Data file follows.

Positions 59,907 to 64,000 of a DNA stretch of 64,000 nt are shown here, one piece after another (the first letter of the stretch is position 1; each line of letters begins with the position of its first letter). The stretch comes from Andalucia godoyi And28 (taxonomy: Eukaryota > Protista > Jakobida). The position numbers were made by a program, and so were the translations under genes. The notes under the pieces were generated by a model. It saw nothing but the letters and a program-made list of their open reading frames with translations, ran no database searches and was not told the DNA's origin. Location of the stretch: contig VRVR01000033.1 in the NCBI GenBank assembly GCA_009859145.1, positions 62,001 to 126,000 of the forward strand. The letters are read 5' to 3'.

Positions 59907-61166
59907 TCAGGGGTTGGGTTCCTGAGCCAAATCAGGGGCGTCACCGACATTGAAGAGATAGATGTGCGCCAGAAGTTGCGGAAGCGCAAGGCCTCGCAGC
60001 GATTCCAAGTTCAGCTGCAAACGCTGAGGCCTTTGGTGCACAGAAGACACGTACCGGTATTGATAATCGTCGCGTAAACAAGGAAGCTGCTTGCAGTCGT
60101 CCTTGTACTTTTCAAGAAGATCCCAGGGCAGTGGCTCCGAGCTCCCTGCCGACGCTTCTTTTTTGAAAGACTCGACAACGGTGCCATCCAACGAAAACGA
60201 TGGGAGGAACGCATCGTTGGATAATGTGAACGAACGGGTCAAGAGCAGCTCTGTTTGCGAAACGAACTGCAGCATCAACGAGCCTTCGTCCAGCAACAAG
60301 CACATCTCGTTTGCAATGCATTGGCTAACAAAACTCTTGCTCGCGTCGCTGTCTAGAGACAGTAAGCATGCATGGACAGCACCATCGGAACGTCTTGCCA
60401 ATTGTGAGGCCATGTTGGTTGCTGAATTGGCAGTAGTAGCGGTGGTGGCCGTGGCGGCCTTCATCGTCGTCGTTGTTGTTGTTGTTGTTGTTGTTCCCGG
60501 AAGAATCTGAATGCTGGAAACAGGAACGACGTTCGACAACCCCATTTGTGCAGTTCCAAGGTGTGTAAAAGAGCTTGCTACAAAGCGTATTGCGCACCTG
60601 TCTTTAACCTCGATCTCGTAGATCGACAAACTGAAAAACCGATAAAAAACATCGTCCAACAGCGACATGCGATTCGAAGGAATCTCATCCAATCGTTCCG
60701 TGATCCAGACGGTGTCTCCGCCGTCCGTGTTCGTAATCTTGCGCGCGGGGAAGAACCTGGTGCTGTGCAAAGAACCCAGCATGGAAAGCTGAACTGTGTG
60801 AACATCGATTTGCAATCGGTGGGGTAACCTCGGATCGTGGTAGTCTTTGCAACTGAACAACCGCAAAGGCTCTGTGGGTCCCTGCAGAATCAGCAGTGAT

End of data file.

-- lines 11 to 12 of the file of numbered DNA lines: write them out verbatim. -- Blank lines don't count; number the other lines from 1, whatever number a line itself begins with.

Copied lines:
60701 TGATCCAGACGGTGTCTCCGCCGTCCGTGTTCGTAATCTTGCGCGCGGGGAAGAACCTGGTGCTGTGCAAAGAACCCAGCATGGAAAGCTGAACTGTGTG
60801 AACATCGATTTGCAATCGGTGGGGTAACCTCGGATCGTGGTAGTCTTTGCAACTGAACAACCGCAAAGGCTCTGTGGGTCCCTGCAGAATCAGCAGTGAT